On 18th January the battalion began further river crossing training in order to take patrols across the River Maas. Towards the end of January they pulled back to Venraij and they moved back to the Louvain area on the 7th February. Operation Veritable began on 8th February. Weather conditions were awful and mud slowed the troops. It was intended to advance significant numbers up to the Rhine through the Reichswald Forest, which was four miles deep. However the 3rd division had not been called on to participate in the first phase of clearing the forest or taking Cleve and Goch. During these intense battles, involving the SS, Panzers and German paratroopers, the 2nd Battalion had spent a quiet time in the back areas.
The battalion were next moved to Tilburg on the 24th February and then onto Goch going into trenches the following day. From Goch the 3rd divisions overall objective was to cut the line of the Udem-Weeze road and capture Kervenheim. Within this plan known as Operation Heather, the main action of the 2nd Battalion was to capture intact the bridge over the Muhlen-Fleuth on the road to Weeze. This operation was carried out to clear the final positions of the Germans west of the Rhine.
The night of 26th February a fellow comrade said “At Shaddenholf Farm that night we all knew it was the end, we expected to be killed. The surprising thing was that we all accepted it and because of that we fought better. Prior to that you fought but tried to save your life as well. But that night we thought it was our last on earth, so we gave the best that we could”.
The operation began at 7am on February 27th. The battalion initially captured 15 enemy soldiers and they reached objective Geurtzhof, codenamed ‘Duck’ by midday although the company was reduced to around 30 men for the onward assault on Kampshof. Due to mounting casualties they were ordered to secure the bridge and move at such speed that it was taken by 2pm with a further loss of just 3 men. The swift advance ensured that the bridge on the Uden-Weeze road in Rhineland was not blown. One platoon waded through the stream, a narrow tributary of the Niers river to capture the garrison at Schaddenhof. The Germans counter-attacked with tanks and infantry repeatedly during the course of the rest of the day and night, reaching and even entering the Schaddenhof farm buildings, desperately defended by the battalion. The Germans tried to cut them off between the farm buildings and the bridge and the dwindling ammunition made the situation desperate for the battalion. There was no armoured support of any significance on their side of the bridge, yet the men faced tanks and panzerfausts which fired directly at the farmhouse walls. The Germans entered the outbuilding and called on the battalion to surrender, and at times the situation inside the farmhouse appeared to the defenders, to be untenable. There were also concerns for the large number of casualties sheltering in the cellar below, who were unable to be evacuated for treatment.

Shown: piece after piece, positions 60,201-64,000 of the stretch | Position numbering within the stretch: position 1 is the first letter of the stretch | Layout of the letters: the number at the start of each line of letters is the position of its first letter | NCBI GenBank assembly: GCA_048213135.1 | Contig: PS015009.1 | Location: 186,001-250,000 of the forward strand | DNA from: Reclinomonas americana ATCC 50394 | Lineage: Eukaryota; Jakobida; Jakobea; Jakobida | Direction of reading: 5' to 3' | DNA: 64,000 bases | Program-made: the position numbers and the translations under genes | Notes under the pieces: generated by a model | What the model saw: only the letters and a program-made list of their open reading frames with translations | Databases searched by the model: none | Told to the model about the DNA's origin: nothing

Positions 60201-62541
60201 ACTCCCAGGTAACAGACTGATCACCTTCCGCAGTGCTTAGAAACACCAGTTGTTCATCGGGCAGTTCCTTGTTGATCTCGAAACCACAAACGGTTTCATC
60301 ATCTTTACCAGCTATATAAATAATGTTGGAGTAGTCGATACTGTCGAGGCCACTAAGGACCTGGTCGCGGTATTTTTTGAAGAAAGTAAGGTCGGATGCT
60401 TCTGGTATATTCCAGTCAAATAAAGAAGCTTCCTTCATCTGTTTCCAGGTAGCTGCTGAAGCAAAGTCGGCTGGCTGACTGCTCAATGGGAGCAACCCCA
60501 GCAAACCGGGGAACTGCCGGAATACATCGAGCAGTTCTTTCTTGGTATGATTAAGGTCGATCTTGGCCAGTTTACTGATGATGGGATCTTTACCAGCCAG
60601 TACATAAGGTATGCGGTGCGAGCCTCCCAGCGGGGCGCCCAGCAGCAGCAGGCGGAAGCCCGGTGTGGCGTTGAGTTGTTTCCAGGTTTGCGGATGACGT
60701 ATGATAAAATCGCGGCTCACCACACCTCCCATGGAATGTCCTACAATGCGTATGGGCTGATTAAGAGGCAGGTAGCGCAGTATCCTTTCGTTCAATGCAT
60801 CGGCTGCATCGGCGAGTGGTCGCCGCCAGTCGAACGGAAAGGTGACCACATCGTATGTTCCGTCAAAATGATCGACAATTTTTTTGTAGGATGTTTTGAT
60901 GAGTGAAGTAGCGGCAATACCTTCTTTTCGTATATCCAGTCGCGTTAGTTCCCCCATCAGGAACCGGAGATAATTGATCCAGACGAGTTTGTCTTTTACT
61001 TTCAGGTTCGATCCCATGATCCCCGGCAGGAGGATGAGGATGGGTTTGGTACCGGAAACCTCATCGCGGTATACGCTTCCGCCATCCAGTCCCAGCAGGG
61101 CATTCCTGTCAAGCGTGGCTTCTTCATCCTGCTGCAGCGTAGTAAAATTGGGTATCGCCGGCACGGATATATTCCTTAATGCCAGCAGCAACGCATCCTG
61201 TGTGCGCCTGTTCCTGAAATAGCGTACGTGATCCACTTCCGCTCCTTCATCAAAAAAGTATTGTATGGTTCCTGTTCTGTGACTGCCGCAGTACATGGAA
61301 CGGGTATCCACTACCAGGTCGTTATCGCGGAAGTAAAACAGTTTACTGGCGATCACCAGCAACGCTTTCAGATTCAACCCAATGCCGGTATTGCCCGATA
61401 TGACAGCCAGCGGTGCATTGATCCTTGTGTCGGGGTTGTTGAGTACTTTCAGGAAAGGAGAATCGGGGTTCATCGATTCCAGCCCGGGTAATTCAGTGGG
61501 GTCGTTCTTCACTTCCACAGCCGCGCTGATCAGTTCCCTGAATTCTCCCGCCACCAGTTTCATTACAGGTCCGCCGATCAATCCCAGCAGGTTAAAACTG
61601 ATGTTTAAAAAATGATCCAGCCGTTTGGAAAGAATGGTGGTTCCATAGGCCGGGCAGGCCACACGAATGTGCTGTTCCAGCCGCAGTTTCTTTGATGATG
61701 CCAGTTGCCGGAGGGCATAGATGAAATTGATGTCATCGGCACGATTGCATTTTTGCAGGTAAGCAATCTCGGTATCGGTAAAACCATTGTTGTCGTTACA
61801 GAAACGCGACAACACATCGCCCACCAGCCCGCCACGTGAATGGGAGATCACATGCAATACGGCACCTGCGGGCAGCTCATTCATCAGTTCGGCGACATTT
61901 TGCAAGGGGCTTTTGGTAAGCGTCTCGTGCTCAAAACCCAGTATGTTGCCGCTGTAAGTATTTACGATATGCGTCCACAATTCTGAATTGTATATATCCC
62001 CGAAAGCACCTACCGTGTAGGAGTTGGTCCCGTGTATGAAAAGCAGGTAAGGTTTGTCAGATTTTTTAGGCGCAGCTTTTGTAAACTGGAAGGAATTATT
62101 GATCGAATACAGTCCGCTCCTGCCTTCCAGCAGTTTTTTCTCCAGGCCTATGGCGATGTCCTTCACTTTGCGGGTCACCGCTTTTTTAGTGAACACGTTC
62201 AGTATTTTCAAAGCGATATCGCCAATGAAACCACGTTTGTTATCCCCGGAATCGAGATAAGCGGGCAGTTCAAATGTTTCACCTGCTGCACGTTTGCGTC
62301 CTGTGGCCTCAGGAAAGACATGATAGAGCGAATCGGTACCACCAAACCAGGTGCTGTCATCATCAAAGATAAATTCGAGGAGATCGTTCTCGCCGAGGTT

However the battalion continued to put up opposition and managed to hold the farmhouse and finally the strong counter-attacks subsided at 4 o’clock in the morning. The battle had been a close run thing with 83 German dead and 150 POW taken. 9 officers of the 2nd Battalion had been killed and 147 soldiers had been killed or wounded. The Divisional commander re-named the bridge “Yorkshire Bridge” due to the fierce fighting and bravery of the East Yorks regiment in taking and holding it even when outnumbered and out-gunned. For 9 hours they bravely held it against superior numbers of German paratroopers despite low ammunition and heavy casualties. Although it formed just a small part of the overall operation, together, the jigsaw of small advances by all the Allied units ensured ultimate success, albeit a costly one.
So great great uncle Tommy bravely fought to the end. It turns out that Marynan’s vision was very accurate as he was likely taken near the bridge at Shaddenhof which is quite possibly the bridge she saw in the background of her dream! He would have most certainly been very fearful on his last evening of 26th Feb as described by a surviving comrade. It looks quite likely that he was killed somewhere between 7am-2pm and how sad to have valiantly fought so near to the end of the war, only to fall at one of the few remaining hurdles.
I am immensely proud of my ancestor and now that I know a bit of his story, I can’t help but feel like I know him. I am hugely thankful that he was identified which enabled him to have the dignified burial in the Reichswald Forest cemetery that he rightly deserved. This in turn lead to the placing of his very own memorial with thanks to the War Graves Commision for which we will go in search of as a family this summer. Some 72 years after his death, we will fly to Germany. We have created our very own lasting natural stone tribute which we will take with us and lay on his grave. As we walk on the land that Tommy fought fiercely to defend we will pay our respects to this wonderful man who did both his country and his family immensely proud.